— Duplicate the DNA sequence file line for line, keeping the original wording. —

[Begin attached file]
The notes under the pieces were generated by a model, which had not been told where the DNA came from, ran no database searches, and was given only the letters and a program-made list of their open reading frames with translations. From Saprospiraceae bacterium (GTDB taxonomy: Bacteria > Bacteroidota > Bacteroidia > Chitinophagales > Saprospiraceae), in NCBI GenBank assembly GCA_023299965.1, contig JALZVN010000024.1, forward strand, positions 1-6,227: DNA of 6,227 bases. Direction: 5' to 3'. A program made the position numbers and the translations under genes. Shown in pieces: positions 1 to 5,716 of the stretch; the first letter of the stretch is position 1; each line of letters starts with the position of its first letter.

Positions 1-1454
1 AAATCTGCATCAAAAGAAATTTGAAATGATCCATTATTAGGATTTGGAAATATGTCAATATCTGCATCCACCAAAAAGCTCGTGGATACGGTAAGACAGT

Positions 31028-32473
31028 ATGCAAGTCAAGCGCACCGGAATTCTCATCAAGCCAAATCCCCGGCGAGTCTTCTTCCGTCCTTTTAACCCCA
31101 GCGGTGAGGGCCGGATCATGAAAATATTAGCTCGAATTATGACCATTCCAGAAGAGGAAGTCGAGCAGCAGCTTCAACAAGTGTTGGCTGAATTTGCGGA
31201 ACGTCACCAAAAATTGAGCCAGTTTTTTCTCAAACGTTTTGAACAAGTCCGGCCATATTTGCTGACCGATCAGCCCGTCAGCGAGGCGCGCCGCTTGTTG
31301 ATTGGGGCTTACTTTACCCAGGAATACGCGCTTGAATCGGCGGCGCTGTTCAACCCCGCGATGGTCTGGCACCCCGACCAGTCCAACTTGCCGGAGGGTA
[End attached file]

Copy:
The notes under the pieces were generated by a model, which had not been told where the DNA came from, ran no database searches, and was given only the letters and a program-made list of their open reading frames with translations. From Saprospiraceae bacterium (GTDB taxonomy: Bacteria > Bacteroidota > Bacteroidia > Chitinophagales > Saprospiraceae), in NCBI GenBank assembly GCA_023299965.1, contig JALZVN010000024.1, forward strand, positions 1-6,227: DNA of 6,227 bases. Direction: 5' to 3'. A program made the position numbers and the translations under genes. Shown in pieces: positions 1 to 5,716 of the stretch; the first letter of the stretch is position 1; each line of letters starts with the position of its first letter.

Positions 1-1454
1 AAATCTGCATCAAAAGAAATTTGAAATGATCCATTATTAGGATTTGGAAATATGTCAATATCTGCATCCACCAAAAAGCTCGTGGATACGGTAAGACAGT

Positions 31028-32473
31028 ATGCAAGTCAAGCGCACCGGAATTCTCATCAAGCCAAATCCCCGGCGAGTCTTCTTCCGTCCTTTTAACCCCA
31101 GCGGTGAGGGCCGGATCATGAAAATATTAGCTCGAATTATGACCATTCCAGAAGAGGAAGTCGAGCAGCAGCTTCAACAAGTGTTGGCTGAATTTGCGGA
31201 ACGTCACCAAAAATTGAGCCAGTTTTTTCTCAAACGTTTTGAACAAGTCCGGCCATATTTGCTGACCGATCAGCCCGTCAGCGAGGCGCGCCGCTTGTTG
31301 ATTGGGGCTTACTTTACCCAGGAATACGCGCTTGAATCGGCGGCGCTGTTCAACCCCGCGATGGTCTGGCACCCCGACCAGTCCAACTTGCCGGAGGGTA